Cardiovascular surgeons who use bovine tissue valves for Bentall procedures no longer need to spend valuable operating room time manually assembling a valve with a conduit in the operating room. Bentall procedures are a complex heart surgery that involves replacement of a patient's aortic valve, aortic root, and the ascending aorta.
Edwards Lifesciences said FDA approved its Konect Resilia aortic valved conduit, making it the first pre-assembled option for surgeons using bovine tissue valves for Bentall procedures. Konect is the Irvine, CA-based company's latest innovation in its Resilia tissue platform. Edwards touts this platform as incorporating "integrity-preservation technology that may help improve valve durability." The Resilia tissue technology also allows devices to be stored under dry packaging conditions, making it easier to use while treating patients.
"The Konect device represents a meaningful advancement that offers surgeons a pre-assembled device with two leading technologies, which can streamline treatment for patients requiring this complex and technical procedure," said Joseph Bavaria, MD, vice chief of the division of cardiovascular surgery at the University of Pennsylvania (Penn Medicine). Bavaria is also a paid consultant for Edwards.
Daveen Chopra, a corporate vice president at Edwards and leader of the company's surgical structural heart valve business, noted in a company press release that patients undergoing a Bentall procedure are typically younger than 60. So the Konect device with the Resilia tissue "might provide extended valve durability for a more active patient population," he said.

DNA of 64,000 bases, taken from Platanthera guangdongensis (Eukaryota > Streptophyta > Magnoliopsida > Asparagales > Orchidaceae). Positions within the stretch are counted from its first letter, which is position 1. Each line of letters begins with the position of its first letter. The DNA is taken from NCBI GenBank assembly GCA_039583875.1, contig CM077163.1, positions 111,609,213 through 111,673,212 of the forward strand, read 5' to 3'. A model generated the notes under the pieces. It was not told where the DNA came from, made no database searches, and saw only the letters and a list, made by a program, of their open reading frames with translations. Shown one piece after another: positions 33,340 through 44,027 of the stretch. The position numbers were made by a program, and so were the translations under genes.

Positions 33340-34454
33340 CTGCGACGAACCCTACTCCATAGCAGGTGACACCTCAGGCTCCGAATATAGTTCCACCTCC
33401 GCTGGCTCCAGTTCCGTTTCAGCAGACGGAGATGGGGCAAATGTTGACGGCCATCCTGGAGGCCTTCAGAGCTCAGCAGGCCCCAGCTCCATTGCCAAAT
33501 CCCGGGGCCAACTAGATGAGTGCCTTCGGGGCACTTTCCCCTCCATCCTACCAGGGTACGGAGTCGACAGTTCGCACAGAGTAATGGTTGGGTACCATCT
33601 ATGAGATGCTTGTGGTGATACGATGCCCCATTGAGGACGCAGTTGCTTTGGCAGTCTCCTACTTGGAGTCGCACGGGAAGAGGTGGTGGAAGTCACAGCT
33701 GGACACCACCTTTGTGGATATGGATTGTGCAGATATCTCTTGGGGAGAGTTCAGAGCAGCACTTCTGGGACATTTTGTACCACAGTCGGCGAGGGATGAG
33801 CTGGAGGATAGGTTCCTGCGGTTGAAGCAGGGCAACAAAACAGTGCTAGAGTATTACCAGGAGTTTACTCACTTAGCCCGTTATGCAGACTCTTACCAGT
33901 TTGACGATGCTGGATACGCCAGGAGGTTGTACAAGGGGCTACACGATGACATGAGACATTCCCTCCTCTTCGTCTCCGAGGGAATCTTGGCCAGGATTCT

Up to 30% of Bentall heart surgery cases are performed in an emergency setting
According to Edwards, these procedures are performed when patients with valve disease experience a combination of issues with the aorta, including:
- Aneurysm, a bulging in the aorta that can be life-threatening if it ruptures. Bicuspid aortic valve disease is the leading cause of aortic aneurysms.
- Regurgitation, the leakage of blood backwards into the heart due to the leaflets of the valve not closing properly.
- Separation or tears in the walls of the aorta.
- Marfan's syndrome, a birth defect in connective tissue that weakens the aortic wall.
Edwards is 'still very focused' on heart surgery
Edwards Lifesciences has become so well known in the past decade for its leadership in transcatheter valves, that it's sometimes easy to overlook the company's innovative strides in the surgical valve space. But, as Chopra told MD+DI during an interview last year, the company is "still very focused on surgery, even as transcatheter keeps growing like crazy."
In 2019, results from Edwards' COMMENCE study showed that bioprosthetic surgical aortic valves featuring the Resilia tissue platform continued to demonstrate favorable safety and hemodynamic performance through a median of four years follow up, with no events of structural valve deterioration. The study enrolled 694 patients and 144 of them (21%) were younger than 60 when they had surgical valve replacement.